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Russia's Space Wars, On the Ground

Dmitry Rogozin is orbiting the Earth in lieu of a GPS satellite. An artist's depiction. Images remixed by Andrey Tselikov.

Dmitry Rogozin is orbiting the Earth in lieu of a GPS satellite. An artist's depiction. Images remixed by Andrey Tselikov.

Dmitry Rogozin, the moon-faced bad-boy politician in charge of Russia's military-industrial complex, made waves this week when he announced [ru] that starting June 1, 2014 Russia would be shutting down “GPS stations” on its territory, unless the US reciprocates in housing similar GLOSNASS (Russian GPS analogue) stations in America. The news made it to Twitter, where the story gained a life of its own — mainly because news soundbites distributed through the social network aren't conducive to deep analysis. 

Although the stations Rogozin spoke of are apparently used to “calibrate” the signal, and will not in fact lead to a shut down of GPS services in Russia, Russian microbloggers assumed that that's precisely what would happen. Public incredulity reached a level that forced Rogozin to clarify [ru] on Twitter that the shutdown “won't affect the quality” of the GPS signal.

Rogozin is known for using Twitter as a platform for scandalous statements; on May 2 he pompously tweeted [ru] that he would exchange all of his official government positions for the privilege to be “in the trenches” with Slavyansk separatists in Ukraine. This led to one of the best jokes to come out of the GPS scandal:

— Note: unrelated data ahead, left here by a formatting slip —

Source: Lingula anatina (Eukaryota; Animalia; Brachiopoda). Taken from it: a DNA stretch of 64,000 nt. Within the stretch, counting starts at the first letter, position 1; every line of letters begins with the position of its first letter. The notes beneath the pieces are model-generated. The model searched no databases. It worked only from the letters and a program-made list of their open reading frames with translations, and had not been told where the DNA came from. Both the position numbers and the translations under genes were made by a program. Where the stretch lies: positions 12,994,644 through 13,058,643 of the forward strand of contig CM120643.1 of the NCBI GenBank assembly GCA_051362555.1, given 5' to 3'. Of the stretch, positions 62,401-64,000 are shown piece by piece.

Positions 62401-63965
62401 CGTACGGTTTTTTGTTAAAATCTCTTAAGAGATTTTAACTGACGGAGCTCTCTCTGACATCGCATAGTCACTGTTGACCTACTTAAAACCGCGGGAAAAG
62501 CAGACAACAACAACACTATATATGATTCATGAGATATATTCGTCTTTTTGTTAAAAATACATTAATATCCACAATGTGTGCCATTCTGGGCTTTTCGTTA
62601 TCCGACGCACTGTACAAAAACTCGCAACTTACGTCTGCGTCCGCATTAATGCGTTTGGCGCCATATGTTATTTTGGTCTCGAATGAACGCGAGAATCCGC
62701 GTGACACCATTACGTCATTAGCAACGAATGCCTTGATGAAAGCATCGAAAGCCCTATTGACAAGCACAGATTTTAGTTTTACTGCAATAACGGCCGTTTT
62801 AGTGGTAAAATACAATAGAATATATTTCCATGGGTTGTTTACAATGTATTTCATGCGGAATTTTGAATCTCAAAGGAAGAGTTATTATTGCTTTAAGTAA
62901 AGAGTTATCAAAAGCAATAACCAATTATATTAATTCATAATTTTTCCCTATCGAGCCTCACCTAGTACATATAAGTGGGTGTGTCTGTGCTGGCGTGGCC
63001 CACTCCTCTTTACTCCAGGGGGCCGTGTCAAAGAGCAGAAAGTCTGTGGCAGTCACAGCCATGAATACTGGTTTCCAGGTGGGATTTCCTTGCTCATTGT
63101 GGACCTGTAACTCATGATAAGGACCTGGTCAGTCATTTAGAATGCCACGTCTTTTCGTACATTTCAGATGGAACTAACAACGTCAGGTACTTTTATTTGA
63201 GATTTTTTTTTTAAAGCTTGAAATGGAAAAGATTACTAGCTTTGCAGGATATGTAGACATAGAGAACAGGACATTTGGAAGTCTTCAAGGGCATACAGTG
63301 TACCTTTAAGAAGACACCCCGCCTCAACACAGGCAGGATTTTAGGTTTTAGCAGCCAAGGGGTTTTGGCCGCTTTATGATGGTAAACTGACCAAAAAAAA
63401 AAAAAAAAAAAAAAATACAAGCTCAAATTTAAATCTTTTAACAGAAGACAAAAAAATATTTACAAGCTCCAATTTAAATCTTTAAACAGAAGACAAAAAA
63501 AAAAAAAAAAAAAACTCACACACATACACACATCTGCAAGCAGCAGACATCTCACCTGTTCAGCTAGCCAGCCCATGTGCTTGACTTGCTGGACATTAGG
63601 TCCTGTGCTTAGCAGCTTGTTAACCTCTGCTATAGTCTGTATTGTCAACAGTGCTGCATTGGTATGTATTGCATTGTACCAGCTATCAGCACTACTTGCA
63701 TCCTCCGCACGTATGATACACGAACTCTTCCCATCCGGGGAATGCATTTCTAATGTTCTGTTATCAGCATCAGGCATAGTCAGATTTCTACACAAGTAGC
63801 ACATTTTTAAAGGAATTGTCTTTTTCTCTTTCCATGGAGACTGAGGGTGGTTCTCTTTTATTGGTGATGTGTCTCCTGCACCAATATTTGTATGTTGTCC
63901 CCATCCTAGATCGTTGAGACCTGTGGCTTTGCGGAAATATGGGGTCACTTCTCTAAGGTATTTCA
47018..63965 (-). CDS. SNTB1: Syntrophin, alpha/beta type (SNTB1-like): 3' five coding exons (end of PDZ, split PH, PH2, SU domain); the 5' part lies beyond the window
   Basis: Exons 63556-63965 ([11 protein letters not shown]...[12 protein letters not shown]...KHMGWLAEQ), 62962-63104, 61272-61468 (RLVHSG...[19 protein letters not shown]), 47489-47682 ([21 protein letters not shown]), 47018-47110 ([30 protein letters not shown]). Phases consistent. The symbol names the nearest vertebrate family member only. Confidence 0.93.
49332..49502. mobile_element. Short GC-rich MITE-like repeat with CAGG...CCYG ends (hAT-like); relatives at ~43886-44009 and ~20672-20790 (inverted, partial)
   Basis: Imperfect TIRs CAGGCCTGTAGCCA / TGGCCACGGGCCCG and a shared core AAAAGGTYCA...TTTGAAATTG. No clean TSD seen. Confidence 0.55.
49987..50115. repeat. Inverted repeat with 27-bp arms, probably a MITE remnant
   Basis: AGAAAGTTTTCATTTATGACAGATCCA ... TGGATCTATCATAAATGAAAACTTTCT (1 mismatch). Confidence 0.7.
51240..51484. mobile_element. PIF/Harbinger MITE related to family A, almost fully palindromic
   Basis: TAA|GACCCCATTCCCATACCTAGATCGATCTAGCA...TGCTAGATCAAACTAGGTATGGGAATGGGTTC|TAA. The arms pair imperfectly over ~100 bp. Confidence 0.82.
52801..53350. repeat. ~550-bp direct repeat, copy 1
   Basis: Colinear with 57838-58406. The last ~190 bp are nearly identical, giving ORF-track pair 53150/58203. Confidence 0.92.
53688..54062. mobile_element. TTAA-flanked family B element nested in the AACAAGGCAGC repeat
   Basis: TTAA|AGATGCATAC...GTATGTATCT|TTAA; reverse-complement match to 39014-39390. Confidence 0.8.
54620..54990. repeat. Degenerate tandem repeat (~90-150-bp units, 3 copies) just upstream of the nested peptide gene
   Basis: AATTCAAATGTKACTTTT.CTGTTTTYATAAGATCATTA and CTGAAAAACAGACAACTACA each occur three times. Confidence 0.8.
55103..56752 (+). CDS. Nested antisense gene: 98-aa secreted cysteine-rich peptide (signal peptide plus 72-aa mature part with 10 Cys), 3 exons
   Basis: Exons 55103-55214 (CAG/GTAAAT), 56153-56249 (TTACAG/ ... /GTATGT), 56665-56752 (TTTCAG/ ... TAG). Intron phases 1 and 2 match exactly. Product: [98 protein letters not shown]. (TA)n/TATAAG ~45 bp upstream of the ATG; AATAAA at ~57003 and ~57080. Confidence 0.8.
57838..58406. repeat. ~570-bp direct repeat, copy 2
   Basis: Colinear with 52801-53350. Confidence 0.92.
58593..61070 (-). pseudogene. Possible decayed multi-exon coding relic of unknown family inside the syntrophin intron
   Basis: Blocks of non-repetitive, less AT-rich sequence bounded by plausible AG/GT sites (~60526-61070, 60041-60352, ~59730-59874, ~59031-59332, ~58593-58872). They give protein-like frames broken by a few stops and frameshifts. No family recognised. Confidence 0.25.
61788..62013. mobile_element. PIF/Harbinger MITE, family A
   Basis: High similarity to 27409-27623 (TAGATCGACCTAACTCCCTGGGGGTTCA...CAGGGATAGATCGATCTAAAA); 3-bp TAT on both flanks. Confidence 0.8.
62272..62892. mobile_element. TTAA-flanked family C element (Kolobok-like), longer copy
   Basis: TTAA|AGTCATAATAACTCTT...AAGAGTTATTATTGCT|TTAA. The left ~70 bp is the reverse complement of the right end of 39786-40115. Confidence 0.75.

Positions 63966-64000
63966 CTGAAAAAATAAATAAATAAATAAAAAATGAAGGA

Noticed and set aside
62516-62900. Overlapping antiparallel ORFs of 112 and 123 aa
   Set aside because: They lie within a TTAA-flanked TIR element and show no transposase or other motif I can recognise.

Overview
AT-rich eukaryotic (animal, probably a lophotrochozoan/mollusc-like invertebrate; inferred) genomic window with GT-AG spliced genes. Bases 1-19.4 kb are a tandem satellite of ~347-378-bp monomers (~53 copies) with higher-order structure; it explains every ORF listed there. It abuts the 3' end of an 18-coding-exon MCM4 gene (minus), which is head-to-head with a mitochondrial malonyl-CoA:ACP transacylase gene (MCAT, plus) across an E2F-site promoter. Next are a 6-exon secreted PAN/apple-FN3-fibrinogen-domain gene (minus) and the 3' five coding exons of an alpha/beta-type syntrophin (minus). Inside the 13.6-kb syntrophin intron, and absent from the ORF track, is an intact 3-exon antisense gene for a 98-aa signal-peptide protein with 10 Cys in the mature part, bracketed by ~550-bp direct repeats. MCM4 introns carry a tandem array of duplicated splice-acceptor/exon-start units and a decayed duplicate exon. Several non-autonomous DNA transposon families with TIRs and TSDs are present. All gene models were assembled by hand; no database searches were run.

Dmitry Rogozin announced that GPS is useless – every time he's tried to get to a trench in Slavyansk, GPS took him to a Tuscan villa.

Although the quality of the signal might not change much, it will still probably be mildly degraded with the coming shutdown. Some bloggers were reminded of other ways in which Russia seems to punish itself as a way of protesting against western actions. Max Katz (a polarizing figure in his own right) made a comparison to the “Orphan Law”, which banned Americans from adopting Russian children as a response to Magnitsky Law sanctions against Russian bureaucrats:

In response to sanctions the government decided to turn off GPS for Russians? I guess that's that the worst-case scenario. At least this time they didn't touch the orphans

Alexey Navalny's twitter, which is supposedly administered by his wife while he is under house arrest, summed up the sentiment:

Well, basically the joke “if you do this we'll bomb our own cities” is very close to the truth. We'll turn off our own GPS.

Although GPS is safe, for now, the incident is an illustration of a kind of resigned lack of trust some Russians feel toward their government.

  • seezus

    From what I have read up there, the threat to shutdown the GPS stations has nothing to do with sanctions but lack of reciprocity from America’s end.

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